Arctic System Science/Land-Atmosphere-Ice Interaction/fluxes
Measurements of net ecosystem CO2 exchange (NEE) and energy balance were made using chamber-, tower-, and aircraft-based measurement techniques in Alaskan arctic tundra ecosystems during the 1994-1995 growing seasons (JuneAugust). One of our objectives was to quantify the interrelationships between the NEE and the energy balance measurements made from different sampling techniques. Qualitative and quantitative intercomparisons revealed that on average the correspondence between the mass and energy fluxes measured by these sampling methods was good despite potential spatial and temporal mismatches in sampling scale. Quantitative comparisons using least squares linear regression analyses with the tower-based measurements of NEE as the independent variable indicate that the chamber- and aircraft-based NEE measurements were generally lower relative to the tower-based measurements (slope=0.760.86). Similarly, tower-aircraft comparisons of latent (Le) and sensible (H) heat exchange indicated that the aircraft-based measurements were lower than the tower-based measurements (slope=0.720.80). Qualitative comparisons, however, indicate that the correspondence among the chamber-, tower-, and aircraft-measured fluxes varied both seasonally and interannually, suggesting the lack of a consistent bias between the sampling techniques. The results suggest that differences observed between the chamber, tower, and aircraft flux measurements were primarily due to the failure to account for the spatial distribution of surface types in the tower and aircraft sampling footprint, problems involved in the comparison of temporal and spatial averages, and temporal (e.g., seasonal and interannual) variance in rates of mass and energy flux for a given point. Other potential sources of variance include the underestimation of nocturnal NEE by the tower-based eddy covariance system, and the periodic occurrence of an elevated CO2 plume in the atmosphere over the Prudhoe Bay oil field. Even with these potential sources of variation, the results reveal that the various methods give comparable estimates of NEE and energy flux within a range of temporal or spatial variability.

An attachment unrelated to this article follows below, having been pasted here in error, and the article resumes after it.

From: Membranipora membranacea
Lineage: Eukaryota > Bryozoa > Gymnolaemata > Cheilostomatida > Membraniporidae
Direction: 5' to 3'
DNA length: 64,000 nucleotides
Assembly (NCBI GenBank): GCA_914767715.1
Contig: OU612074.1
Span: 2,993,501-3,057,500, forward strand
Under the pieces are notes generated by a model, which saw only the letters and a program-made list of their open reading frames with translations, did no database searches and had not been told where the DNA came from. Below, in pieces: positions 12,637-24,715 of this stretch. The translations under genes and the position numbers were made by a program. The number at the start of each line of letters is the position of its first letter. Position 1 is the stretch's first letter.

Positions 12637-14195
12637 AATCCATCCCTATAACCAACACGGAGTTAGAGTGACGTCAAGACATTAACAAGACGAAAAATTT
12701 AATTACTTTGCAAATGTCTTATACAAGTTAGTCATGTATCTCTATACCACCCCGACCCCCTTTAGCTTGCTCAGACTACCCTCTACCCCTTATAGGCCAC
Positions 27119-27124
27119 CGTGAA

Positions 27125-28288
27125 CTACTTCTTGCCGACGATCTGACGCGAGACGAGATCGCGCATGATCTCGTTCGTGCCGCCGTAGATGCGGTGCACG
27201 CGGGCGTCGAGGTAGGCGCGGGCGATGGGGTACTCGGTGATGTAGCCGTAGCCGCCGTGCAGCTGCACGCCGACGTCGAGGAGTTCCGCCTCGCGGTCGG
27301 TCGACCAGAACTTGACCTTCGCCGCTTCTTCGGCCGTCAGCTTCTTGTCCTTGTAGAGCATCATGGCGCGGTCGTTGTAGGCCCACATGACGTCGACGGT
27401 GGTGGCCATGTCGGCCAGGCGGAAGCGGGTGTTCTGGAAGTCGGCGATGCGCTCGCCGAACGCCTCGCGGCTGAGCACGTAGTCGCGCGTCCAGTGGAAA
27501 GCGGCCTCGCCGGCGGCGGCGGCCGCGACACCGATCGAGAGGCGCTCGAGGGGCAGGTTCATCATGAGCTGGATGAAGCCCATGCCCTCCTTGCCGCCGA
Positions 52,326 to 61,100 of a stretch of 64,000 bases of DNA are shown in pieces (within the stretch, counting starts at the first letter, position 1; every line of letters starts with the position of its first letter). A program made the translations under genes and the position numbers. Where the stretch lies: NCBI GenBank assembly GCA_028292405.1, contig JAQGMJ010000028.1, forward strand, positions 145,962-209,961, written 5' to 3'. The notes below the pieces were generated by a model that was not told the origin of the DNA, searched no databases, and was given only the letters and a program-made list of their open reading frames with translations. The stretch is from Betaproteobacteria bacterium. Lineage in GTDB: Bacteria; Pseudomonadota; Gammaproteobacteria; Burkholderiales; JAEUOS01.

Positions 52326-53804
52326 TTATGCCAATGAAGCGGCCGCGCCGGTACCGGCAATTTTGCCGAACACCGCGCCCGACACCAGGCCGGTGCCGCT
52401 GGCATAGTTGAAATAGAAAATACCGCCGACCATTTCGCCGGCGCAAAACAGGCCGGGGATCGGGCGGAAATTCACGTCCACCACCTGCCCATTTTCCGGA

This summary is from http://www.agu.org/pubs/crossref/1998/1998JD200015.shtml